Instantaneous rates of natural mortality M estimated using the method in Pershing et al. (red lines and shading) compared with the true values used in the simulation (black circles) and the value used in the assessment model fit to the simulated data (open squares). The red line is the median Pershing estimate, and the shading denotes the 95% confidence band based on 200 simulations. Results are shown for three ages of cod: (A) 4 years, (B) 7 years, and (C) 10 years.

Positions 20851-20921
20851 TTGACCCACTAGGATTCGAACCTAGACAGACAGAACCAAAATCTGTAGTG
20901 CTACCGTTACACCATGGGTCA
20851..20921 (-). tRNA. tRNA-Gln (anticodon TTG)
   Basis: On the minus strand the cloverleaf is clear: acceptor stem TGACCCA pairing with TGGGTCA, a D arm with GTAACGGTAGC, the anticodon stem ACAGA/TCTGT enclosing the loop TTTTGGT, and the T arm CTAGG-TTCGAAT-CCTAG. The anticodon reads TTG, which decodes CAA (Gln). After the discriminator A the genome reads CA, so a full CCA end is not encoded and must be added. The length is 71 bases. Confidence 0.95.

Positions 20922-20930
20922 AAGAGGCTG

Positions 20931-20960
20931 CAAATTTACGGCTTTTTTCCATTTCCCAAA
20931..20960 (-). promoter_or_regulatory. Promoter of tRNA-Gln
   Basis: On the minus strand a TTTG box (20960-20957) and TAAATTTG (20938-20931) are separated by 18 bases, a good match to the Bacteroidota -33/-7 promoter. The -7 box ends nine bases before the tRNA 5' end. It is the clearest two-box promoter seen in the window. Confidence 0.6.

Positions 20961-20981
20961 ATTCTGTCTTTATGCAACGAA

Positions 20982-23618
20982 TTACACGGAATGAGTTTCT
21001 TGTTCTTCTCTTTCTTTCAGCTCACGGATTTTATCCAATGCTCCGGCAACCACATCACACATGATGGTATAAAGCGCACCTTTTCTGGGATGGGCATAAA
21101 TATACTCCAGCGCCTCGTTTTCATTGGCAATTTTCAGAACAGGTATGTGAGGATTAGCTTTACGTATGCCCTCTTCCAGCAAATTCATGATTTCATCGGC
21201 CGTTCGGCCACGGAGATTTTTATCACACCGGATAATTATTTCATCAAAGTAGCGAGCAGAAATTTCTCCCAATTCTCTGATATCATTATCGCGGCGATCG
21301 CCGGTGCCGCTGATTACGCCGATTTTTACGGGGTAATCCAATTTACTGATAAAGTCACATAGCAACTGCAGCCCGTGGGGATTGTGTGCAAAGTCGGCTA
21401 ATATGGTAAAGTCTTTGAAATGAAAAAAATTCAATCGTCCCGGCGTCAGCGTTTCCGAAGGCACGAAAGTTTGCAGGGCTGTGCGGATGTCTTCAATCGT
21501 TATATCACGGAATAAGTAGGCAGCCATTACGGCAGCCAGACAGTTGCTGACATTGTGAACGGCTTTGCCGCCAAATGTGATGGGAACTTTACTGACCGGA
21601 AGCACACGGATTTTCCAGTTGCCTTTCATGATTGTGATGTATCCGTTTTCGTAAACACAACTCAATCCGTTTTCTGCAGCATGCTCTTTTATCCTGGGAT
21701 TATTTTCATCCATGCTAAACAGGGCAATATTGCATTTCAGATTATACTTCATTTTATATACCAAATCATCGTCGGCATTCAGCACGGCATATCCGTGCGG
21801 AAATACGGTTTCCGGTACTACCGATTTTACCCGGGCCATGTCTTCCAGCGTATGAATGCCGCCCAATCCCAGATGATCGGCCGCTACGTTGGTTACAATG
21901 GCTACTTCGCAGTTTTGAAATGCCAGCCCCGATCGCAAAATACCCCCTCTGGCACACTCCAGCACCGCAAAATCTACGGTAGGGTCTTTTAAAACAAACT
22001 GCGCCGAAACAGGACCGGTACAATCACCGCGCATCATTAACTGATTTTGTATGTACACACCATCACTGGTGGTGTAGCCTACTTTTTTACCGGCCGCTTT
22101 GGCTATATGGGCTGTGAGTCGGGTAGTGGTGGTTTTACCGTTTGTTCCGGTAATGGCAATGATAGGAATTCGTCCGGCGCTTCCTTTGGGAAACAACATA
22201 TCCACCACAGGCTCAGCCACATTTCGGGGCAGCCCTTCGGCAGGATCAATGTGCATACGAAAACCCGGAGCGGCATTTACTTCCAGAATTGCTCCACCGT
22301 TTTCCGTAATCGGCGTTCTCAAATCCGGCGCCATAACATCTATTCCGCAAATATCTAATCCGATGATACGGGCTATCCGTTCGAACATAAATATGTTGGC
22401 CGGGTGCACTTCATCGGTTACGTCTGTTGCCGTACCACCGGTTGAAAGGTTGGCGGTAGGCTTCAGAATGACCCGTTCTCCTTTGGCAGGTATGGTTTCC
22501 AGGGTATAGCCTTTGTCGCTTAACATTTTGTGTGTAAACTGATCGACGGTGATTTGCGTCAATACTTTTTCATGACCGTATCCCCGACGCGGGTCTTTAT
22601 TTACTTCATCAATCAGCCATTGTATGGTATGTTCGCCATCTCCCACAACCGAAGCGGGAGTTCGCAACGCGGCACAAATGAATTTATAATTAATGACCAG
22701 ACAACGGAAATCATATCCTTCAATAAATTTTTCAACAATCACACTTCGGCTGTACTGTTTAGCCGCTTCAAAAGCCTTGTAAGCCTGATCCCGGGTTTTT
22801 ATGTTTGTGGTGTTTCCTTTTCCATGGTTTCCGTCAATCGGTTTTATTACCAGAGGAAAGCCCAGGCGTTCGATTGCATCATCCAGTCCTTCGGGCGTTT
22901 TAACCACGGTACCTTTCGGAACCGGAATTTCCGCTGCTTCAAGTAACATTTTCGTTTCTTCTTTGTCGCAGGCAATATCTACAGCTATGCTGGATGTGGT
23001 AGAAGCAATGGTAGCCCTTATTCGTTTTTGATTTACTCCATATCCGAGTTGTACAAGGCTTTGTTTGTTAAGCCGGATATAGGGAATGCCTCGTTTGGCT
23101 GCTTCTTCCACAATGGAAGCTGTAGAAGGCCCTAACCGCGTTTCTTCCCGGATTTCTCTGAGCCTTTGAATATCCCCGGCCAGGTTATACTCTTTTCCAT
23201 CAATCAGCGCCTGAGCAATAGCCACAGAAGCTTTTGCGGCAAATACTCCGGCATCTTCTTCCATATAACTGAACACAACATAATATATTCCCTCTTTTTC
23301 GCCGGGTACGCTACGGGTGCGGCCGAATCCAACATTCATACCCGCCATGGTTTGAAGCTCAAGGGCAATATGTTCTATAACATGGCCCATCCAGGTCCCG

In any type of modeling, it is inappropriate to take outputs from a model that is based on specific assumptions (e.g., constant M of 0.2 and error in the CAA) and use them in analyses that implicitly or explicitly make fundamentally different assumptions. The results of those analyses will be consistent with neither the original nor the new assumptions. A more defensible way to estimate potential climate effects on natural mortality and recruitment would estimate variation in M and recruitment within the assessment model [e.g., (57)], which would take various observation and process uncertainties into account. The reliability of model results should also be assessed by simulation [e.g., (4)] before making such strong claims about factors leading to the collapse of commercially and socially important fish stocks. Furthermore, consistent with best practice in fisheries science and science in general (8), multiple other working hypotheses about causes of changes to M and recruitment should also be considered and their relative support assessed [e.g., (7)]. We believe that it is necessary to reserve judgment on the role of climate change in the collapse of Gulf of Maine cod until more defensible analyses are conducted to address this issue.